There is also the issue of scale: Humans last year gen­er­ated a record 36.2 giga­tons of car­bon diox­ide – each giga­ton 1,000 times the size of just one of the 500 kilo­tons that the Car­bon Engi­neer­ing plant aims to remove. Remov­ing the CO2 from just 2018 alone would require plant­ing close to a tril­lion trees. The Car­bon Engi­neer­ing plant, by com­par­i­son, would need to be repli­cated some 40,000 times – and even then, only if car­bon emis­sions lev­eled off, which is far from certain.

CO2 neg­a­tive – yeah, right. It’s a big sham … There’s no proof that there’s actu­ally any­thing cap­tured by anything.”

Am I say­ing we should build 40,000 of our plants? God, I hope not, because that will mean we’ve failed in a lot of other mea­sures,” Old­ham says. But, he con­tin­ues, “it’s less than there are water treat­ment plants, it’s less than there are power sta­tions – it’s not totally ridicu­lous think­ing about build­ing that many. I hope that we don’t have to, but if we do, our com­pany wants to have that tech­nol­ogy ready.”

Other experts insist that no mat­ter how many plants Car­bon Engi­neer­ing licenses or builds, the com­pany will never accom­plish what it claims – and, in fact, may sim­ply gen­er­ate more emis­sions. Car­bon removal, at least as pro­posed by Car­bon Engi­neer­ing, as well as by two com­peti­tors in Alabama and Switzer­land, remains firmly in the realm of alchemy, they argue, with one pro­fes­sor com­par­ing the company’s claims and result­ing fan­fare to Ther­a­nos, the startup that attracted bil­lions of dol­lars in invest­ment and press atten­tion by claim­ing to remake blood-​​testing, but whose founders were later indicted on fed­eral fraud charges.

Car­bon Engineering’s planned project, he con­tends, sim­ply will not accom­plish what the com­pany has claimed: It requires so much energy – gen­er­ated by burn­ing nat­ural gas – that any­where from a third to three quar­ters of the CO2 the plant cap­tures will effec­tively end up back into the atmos­phere, Jacob­son says. The claim that CO2 injected under­ground will remain there, mean­while, has yet to be proven at scale, he argues.

There’s no proof that there’s actu­ally any­thing cap­tured by any­thing,” Jacob­son says. “It’s a gim­mick that actu­ally does not work.”

Car­bon Engi­neer­ing main­tains that its plans call for cap­tur­ing any emis­sions from the nat­ural gas plant. But while other aca­d­e­mics have taken issue with Jacobson’s math, but they agree that his con­clu­sions are correct.

On this point we agree: The num­bers as far as how much Car­bon Engi­neer­ing and the Swiss com­pany can cap­ture – they are wrong,” says Dan Kam­men, a physi­cist and pro­fes­sor of energy at the Uni­ver­sity of California-​​Berkeley.

Their assump­tions about how much energy they’re going to need are way under­es­ti­mated. I don’t even think they under­stand they have a prob­lem. I don’t think they’ll ever get the com­mer­cial plant to work.”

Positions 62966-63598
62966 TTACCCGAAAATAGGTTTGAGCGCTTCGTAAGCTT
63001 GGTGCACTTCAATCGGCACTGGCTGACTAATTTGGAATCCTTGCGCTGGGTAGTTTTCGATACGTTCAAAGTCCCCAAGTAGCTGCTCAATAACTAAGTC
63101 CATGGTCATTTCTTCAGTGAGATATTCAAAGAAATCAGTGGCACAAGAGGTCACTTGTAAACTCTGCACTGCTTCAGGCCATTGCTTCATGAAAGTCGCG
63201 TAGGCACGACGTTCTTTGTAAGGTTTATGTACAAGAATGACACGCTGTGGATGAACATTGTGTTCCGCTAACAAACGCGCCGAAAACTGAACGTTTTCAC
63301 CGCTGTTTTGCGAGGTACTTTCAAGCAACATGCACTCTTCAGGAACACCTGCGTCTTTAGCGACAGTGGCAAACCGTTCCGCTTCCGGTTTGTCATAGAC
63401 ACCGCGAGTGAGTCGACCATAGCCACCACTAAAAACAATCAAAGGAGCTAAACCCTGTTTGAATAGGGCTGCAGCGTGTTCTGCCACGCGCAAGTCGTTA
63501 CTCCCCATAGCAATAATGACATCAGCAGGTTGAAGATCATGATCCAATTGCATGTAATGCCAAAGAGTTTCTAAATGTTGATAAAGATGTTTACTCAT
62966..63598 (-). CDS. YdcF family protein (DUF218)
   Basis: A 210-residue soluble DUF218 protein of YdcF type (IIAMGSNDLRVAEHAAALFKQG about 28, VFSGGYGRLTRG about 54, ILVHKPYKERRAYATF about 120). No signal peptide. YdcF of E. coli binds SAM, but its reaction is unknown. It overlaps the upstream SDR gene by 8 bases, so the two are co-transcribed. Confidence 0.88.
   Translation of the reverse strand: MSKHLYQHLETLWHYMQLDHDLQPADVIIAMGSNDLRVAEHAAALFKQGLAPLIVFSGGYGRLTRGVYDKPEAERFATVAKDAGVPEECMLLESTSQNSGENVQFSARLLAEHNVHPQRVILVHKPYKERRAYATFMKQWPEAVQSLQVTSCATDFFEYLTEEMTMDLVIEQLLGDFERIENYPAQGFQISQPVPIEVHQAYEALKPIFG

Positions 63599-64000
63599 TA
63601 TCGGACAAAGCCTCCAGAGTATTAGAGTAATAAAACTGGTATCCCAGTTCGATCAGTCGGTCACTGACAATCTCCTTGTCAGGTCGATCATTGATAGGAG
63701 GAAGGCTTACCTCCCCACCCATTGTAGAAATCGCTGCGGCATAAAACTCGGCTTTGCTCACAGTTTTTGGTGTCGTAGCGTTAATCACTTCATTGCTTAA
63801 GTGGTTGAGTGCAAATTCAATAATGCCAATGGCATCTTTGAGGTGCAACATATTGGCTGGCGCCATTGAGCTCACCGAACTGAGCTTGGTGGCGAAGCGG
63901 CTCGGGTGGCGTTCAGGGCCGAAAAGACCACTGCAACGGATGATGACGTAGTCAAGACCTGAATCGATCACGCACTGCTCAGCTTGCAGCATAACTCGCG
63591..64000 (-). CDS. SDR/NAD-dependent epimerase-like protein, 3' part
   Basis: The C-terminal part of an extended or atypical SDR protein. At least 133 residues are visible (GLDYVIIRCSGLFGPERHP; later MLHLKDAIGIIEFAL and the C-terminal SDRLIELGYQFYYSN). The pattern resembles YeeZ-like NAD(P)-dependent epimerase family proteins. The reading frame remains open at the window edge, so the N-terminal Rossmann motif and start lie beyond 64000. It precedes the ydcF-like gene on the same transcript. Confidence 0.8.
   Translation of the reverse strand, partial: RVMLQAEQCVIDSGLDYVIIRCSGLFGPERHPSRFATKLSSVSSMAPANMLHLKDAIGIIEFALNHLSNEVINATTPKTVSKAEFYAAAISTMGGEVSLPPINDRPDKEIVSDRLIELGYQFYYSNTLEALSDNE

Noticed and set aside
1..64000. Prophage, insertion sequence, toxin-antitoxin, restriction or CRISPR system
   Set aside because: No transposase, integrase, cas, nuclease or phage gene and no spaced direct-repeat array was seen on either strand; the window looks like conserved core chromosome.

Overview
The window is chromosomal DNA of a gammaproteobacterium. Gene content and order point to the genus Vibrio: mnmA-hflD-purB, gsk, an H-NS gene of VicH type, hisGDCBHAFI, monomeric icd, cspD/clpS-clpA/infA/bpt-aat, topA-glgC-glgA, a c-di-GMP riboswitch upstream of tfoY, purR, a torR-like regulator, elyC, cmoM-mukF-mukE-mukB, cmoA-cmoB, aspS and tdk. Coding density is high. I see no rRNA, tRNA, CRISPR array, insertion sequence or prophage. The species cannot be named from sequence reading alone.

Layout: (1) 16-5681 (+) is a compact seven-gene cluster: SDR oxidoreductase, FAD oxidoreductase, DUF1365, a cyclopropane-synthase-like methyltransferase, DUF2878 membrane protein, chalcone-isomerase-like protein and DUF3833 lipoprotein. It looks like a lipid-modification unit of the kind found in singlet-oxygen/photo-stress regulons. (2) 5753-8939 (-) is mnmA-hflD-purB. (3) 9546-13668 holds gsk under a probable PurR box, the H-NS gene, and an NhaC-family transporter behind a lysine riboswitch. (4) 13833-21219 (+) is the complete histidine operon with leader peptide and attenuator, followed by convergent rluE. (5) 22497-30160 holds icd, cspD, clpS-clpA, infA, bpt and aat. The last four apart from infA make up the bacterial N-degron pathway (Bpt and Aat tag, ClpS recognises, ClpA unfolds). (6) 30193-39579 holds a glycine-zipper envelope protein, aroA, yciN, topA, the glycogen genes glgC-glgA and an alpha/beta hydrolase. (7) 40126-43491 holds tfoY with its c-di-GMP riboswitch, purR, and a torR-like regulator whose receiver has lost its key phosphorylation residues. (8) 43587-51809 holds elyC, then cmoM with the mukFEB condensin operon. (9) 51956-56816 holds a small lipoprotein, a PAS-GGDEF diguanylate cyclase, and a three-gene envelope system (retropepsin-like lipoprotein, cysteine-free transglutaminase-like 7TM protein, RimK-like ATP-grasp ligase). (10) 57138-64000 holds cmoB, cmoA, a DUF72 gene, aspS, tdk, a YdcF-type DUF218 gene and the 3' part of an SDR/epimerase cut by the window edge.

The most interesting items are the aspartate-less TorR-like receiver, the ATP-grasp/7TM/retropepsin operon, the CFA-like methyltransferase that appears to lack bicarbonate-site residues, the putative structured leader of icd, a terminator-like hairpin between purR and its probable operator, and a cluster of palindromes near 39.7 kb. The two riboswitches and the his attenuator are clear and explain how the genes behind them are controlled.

Car­bon Engineering’s planned Texas site wouldn’t be the first ambi­tious, large-​​scale car­bon cap­ture facil­ity in the U.S. In 2010, South­ern Com­pany, one of the country’s largest elec­tric util­i­ties, broke ground for a new coal-​​fired power plant in Mis­sis­sippi, one that would inte­grate car­bon cap­ture to prove the via­bil­ity of so-​​called “clean coal.” Seven years later, the Kem­per project was $5 bil­lion over bud­get, the sub­ject of a Secu­ri­ties and Exchange Com­mis­sion inves­ti­ga­tion and mul­ti­ple law­suits, and South­ern Com­pany pulled the plug. The plant now burns nat­ural gas.

They spent $7 bil­lion to prove them­selves – and this is not a startup com­pany, this is one of the two biggest util­i­ties in the U.S. They have their own engi­neer­ing force. But they so over­es­ti­mated this, they lost bil­lions of dol­lars,” Her­zog says. “It’s easy to fool your­self if you want to believe and you don’t want to take a hard engi­neer­ing look at it.”

The Kem­per project, he points out, was designed to be about 220 times larger than a pilot ver­sion of the planned carbon-​​capture facil­ity. The Car­bon Engi­neer­ing site, by con­trast, is a 2,500-fold leap.

These are giant jumps,” Her­zog says. “So, as an engi­neer – this is crazy, alright?”

Car­bon Engi­neer­ing hasn’t put a price tag on its Texas project; a spokes­woman says that “financ­ing for the project will likely be in the hun­dreds of mil­lions.” The com­pany mean­while says that it’s aware that such a large leap in scale from its pilot plant to the one planned for Texas presents sig­nif­i­cant chal­lenges. The study in Nature Com­mu­ni­ca­tions con­cluded that scale – not cost – prob­a­bly presents the biggest hur­dle to the technology’s success.

Every­body acknowl­edges that risk, includ­ing Car­bon Engi­neer­ing. We don’t hide from that risk at all,” Old­ham says. He vig­or­ously dis­puted the pro­fes­sors’ other cri­tiques. “We’ve refined and updated and opti­mized our process sig­nif­i­cantly. To my knowl­edge, none of these peo­ple have come and actu­ally talked to the com­pany. Come and invite them, they’re all invited to our facil­ity, they can come and see our sys­tems work­ing, we have pro­duced finan­cial mod­els … the due dili­gence that we’ve done – come and look at it all. There’s noth­ing to hide here.”